- Greg Garber, Writer, Reporter
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PARIS -- He bounced up and down, screaming like a kid, pumping his fists, joyous almost to the point of bursting.
Gustavo Kuerten, channeling his three previous championships here at the French Open, astonished himself on Saturday; No. 1-seeded Roger Federer was merely collateral damage in a searing 6-4, 6-4, 6-4 match.
Since last year's Wimbledon, Federer has played at a higher level than any other man. Yet, Kuerten dominated Federer on Court Philippe Chatrier, Kuerten's home away from his home in Florianopolis, Brazil.
"I can't explain," Kuerten said. "It's something special for sure. I can normally surprise myself the way I play in this tournament. I was in a great level of concentration, my tactics was working very well. I knew I needed all of this to beat him."
Kuerten, who still suffers from the lingering effects of a right hip injury, said he felt a keen sense of urgency to play more aggressively than usual.
"I didn't have the condition to stay there for long," he said. "Maybe four or five sets would be tougher for me. I was feeling a little bit weak by the [end of the] match. I think it was my only chance. Luckily, everything work just perfect."
And so, the Fractured French continues.
After only the third round, the No. 1 seed, No. 2 (Andy Roddick), No. 4 (Juan Carlos Ferrero) and No. 6 (Andre Agassi) are all gone. No. 3 Guillermo Coria and No. 5 Carlos Moya, the surviving favorites, are destined to meet in the quarterfinals.
Ferrero, the defending champion, brought a serious rib injury into the tournament. Agassi played one preparatory match on clay. Not much was expected from Roddick on a surface that diffuses his biggest weapons. Federer, though, was supposed to be different.
Before the match, you couldn't find a tennis aficionado walking the lush grounds at Roland Garros who would give the 27-year-old Brazilian a chance of winning even a single set from Federer. Only a sentimental fool would dare to believe that it is was possible.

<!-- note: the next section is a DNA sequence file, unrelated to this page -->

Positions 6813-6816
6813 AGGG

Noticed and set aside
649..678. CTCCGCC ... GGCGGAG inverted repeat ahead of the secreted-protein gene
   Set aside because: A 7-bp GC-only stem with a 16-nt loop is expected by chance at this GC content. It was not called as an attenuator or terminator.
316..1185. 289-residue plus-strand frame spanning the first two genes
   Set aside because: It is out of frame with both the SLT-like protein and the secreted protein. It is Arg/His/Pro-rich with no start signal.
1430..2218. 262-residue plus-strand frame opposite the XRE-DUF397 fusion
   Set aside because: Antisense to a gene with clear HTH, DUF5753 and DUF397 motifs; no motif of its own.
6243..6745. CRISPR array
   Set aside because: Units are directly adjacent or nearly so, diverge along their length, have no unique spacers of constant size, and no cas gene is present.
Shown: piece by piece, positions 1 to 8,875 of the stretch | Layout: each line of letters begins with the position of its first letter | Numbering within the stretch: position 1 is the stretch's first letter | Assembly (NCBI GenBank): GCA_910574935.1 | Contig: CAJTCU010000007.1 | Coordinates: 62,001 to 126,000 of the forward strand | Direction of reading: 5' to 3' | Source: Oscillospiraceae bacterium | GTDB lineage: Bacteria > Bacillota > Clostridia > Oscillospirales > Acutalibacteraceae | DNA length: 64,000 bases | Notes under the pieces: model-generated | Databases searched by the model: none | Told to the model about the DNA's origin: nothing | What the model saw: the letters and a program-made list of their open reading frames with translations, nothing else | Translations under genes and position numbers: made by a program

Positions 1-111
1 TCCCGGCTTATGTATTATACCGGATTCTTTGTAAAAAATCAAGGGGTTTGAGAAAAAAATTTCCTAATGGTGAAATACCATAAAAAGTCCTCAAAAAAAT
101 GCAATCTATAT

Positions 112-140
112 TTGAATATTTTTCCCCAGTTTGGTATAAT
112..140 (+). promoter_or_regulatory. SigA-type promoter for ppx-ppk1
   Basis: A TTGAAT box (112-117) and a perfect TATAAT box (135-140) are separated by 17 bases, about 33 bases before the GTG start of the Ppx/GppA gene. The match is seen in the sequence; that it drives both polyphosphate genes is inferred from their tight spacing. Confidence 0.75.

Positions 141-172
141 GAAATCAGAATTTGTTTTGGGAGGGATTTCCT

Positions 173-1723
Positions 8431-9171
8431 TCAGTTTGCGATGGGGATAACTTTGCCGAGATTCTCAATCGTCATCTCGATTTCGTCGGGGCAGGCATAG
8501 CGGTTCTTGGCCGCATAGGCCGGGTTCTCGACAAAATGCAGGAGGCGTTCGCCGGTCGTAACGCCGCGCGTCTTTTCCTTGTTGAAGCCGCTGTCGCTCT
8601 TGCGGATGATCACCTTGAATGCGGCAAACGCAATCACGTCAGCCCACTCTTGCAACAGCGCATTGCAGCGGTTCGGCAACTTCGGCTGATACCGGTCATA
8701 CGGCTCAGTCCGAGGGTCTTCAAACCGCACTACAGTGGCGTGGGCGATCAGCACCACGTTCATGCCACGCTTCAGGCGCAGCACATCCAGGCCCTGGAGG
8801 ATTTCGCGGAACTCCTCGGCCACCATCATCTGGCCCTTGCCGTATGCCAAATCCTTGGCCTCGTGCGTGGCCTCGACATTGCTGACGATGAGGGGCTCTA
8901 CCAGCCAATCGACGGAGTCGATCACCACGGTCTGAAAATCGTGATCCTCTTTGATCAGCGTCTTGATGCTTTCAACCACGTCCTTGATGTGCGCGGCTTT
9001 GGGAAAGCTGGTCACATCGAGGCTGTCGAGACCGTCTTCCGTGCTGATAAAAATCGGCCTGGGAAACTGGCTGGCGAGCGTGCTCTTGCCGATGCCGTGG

Kuerten, apparently, is that sentimental fool.
"I put it down on his good performance, really," Federer said. "That's all I can do. I'm definitely not happy with my game today, but I tried.
"He didn't give me too much of a chance. He wasn't missing much."
True, Federer had lost in the first round in his two previous appearances at Roland Garros, but after winning two of the past three Grand Slam tournaments, Federer was ranked No. 1 in the world and came in with the best clay-court record, 11-1. Surely, he was beyond those numbing losses to Luis Horna and Hicham Arazi.
The man they call Guga had won a single title back in February, the Brazilian Open. His surgically repaired right hip gave him so much trouble, he was forced to withdraw from his quarterfinal match in Barcelona and, later, from Rome and Hamburg all together.
"With my physical condition, I didn't expect to come and play," Kuerten said. "This tournament make[s] me go over my limit."
Kuerten's ranking has fallen to No. 30 -- down from the No. 1 position he occupied at the end of 2000 -- but he has a powerful affinity for the red clay and the spectators in Paris. And vice versa. He won the tournament in 1997 as an unseeded player, beating three defending champions (Thomas Muster, Yevgeny Kafelnikov and Sergi Bruguera), and again in 2000 and 2001.
Only five sets into the tournament, Kuerten's decision to play looked like a bad one. Nicolas Almagro, an 18-year-old Spanish qualifier, came back from a two-set deficit and actually held a late lead before Kuerten rallied to advance. His second-round match -- a straight-sets victory against Gilles Elseneer -- was a far better effort.
Saturday's match began with three straight service breaks, with Kuerten winning two. As it turned out, the only two break points he faced all day were in the second game. Kuerten made the early breaks stand up for the first set and the pattern repeated itself in the next two sets.
Federer said the court was slippery, that the balls were flying in the growing heat, that his footwork never felt right. In short, Kuerten looked comfortable the entire time, while Federer didn't.
Maybe it was because the fans were constantly clapping and chanting "Guga! Guga!" Maybe it wasn't.
"He deserves it," Federer said. "He won this tournament many times."
After he defeated Alex Corretja in the 2001 final, Kuerten carved a heart in the clay at Philippe Chatrier and lay in it.
His heart. Their hearts. The relationship, already quite serious, grew stronger.
"It's been a love story since the beginning," Kuerten said. "It's crazy, the connection between me and the public. I think was the main reason I'm here playing this tournament.
"When you go into the second week, I think every time I step out the court I have the feelings to go out and make this heart."
Greg Garber is a senior writer for ESPN.com.